Browse Subject Areas

Click through the PLOS taxonomy to find articles in your field.

For more information about PLOS Subject Areas, click here.

  • Loading metrics

The Behavioural Response of Australian Fur Seals to Motor Boat Noise

  • Joy S. Tripovich ,

    Current address: School of Biological, Earth and Environmental Science, University of New South Wales, Sydney, New South Wales, Australia

    Affiliation Faculty of Veterinary Science, University of Sydney, Sydney, New South Wales, Australia

  • Sophie Hall-Aspland,

    Affiliation Institute of Marine and Antarctic Studies, University of Tasmania, Hobart, Tasmania, Australia

  • Isabelle Charrier,

    Affiliation Centre de Neurosciences, Université Paris Sud, Paris-Sud, Orsay, France

  • John P. Y. Arnould

    Affiliation School of Life and Environmental Sciences, Deakin University, Burwood, Victoria, Australia

The Behavioural Response of Australian Fur Seals to Motor Boat Noise

  • Joy S. Tripovich, 
  • Sophie Hall-Aspland, 
  • Isabelle Charrier, 
  • John P. Y. Arnould


Australian fur seals breed on thirteen islands located in the Bass Strait, Australia. Land access to these islands is restricted, minimising human presence but boat access is still permissible with limitations on approach distances. Thirty-two controlled noise exposure experiments were conducted on breeding Australian fur seals to determine their behavioural response to controlled in-air motor boat noise on Kanowna Island (39°10′S, 146°18′E). Our results show there were significant differences in the seals' behaviour at low (64–70 dB) versus high (75–85 dB) sound levels, with seals orientating themselves towards or physically moving away from the louder boat noise at three different sound levels. Furthermore, seals responded more aggressively with one another and were more alert when they heard louder boat noise. Australian fur seals demonstrated plasticity in their vocal responses to boat noise with calls being significantly different between the various sound intensities and barks tending to get faster as the boat noise got louder. These results suggest that Australian fur seals on Kanowna Island show behavioural disturbance to high level boat noise. Consequently, it is recommended that an appropriate level of received boat sound emissions at breeding fur seal colonies be below 74 dB and that these findings be taken into account when evaluating appropriate approach distances and speed limits for boats.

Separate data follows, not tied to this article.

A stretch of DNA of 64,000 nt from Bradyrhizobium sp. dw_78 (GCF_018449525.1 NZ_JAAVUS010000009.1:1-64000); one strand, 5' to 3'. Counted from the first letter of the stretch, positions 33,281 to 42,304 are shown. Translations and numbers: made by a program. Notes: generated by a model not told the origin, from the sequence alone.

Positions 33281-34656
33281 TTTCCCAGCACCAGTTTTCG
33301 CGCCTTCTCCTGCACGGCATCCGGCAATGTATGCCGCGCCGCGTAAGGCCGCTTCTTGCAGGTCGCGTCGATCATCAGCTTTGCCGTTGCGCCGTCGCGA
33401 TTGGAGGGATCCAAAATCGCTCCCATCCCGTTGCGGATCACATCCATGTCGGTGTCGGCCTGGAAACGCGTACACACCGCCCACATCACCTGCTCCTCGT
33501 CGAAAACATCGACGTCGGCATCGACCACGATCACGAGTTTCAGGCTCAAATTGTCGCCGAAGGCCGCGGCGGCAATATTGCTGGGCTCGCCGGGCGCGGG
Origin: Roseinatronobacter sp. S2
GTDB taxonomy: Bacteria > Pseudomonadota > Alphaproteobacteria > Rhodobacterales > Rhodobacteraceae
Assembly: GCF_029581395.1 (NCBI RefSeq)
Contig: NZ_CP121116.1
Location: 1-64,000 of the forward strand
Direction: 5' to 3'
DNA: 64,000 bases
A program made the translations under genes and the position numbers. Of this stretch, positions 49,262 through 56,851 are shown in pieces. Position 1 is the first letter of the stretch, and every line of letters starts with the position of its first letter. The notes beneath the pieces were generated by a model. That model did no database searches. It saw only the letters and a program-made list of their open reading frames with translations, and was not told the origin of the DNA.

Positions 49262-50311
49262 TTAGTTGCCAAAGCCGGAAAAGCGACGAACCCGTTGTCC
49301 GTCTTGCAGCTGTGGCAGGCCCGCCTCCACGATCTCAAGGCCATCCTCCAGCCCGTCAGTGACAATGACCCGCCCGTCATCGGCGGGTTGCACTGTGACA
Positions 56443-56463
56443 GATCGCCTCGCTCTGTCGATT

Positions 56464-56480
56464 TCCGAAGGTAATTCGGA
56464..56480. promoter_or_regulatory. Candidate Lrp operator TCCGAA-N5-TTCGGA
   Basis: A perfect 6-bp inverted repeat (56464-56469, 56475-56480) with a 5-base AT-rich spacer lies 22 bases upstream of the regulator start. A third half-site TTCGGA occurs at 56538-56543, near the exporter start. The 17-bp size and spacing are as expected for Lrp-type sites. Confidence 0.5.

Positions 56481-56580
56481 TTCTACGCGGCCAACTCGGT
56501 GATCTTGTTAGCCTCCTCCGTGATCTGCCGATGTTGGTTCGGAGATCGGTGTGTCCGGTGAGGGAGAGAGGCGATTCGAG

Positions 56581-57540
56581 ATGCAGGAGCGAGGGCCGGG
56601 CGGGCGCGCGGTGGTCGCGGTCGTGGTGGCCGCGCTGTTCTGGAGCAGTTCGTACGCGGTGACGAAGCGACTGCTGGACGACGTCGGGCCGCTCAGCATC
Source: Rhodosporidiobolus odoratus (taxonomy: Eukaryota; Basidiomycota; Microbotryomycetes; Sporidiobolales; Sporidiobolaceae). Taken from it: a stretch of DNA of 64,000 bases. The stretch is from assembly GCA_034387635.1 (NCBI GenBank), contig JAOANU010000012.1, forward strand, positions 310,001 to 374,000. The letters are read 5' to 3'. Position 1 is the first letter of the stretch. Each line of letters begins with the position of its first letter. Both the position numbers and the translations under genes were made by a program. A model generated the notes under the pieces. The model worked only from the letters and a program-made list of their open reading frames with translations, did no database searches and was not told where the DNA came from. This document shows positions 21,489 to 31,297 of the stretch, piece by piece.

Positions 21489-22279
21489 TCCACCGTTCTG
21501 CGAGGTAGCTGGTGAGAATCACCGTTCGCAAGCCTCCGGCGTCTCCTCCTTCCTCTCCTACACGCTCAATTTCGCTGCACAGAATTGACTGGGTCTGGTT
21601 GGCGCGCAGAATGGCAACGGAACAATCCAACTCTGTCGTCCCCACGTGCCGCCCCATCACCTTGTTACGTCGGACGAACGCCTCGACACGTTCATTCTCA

Anthropogenic disturbance is a significant catalyst of environmental change, with potentially important implications for individuals and populations [1]. There is compelling evidence supporting an association between stress in mammals, in terms of their physiology and behaviour, with human disturbance [1], [2], [3]. Human disturbance was reported to negatively influence the breeding success in penguins [2], while in brown bears (Ursus arctos) human disturbance was found to increase energetic expenditure as a result of behavioural modifications in the species [3]. Anthropogenic disturbance has also been associated with changes in the spatial distribution of hyena clans [4]. Fundamentally, any modifications to biologically significant activities such as an animal's hormonal state, behaviour and energy reserves may ultimately affect an animal's fitness and have detrimental effects on the population [1].

Australian fur seals, (Arctocephalus pusillus doriferus), are endemic to Australia and breed on thirteen islands located in south-eastern Bass Strait [5]. These breeding islands provide areas where seals give birth, mate and raise their young away from potential threats of terrestrial predators, including humans. During the breeding season, male Australian fur seals compete aggressively to establish and maintain territories. At this time, females give birth, mate shortly thereafter and then alternate between feeding out at sea and suckling their young on land [6]. Vocal communication, olfaction and postural displays are intrinsic to the breeding behaviour of Australian fur seals [6]. Therefore, the use of sight, smell and hearing are critically important to the species' ecological and breeding strategy.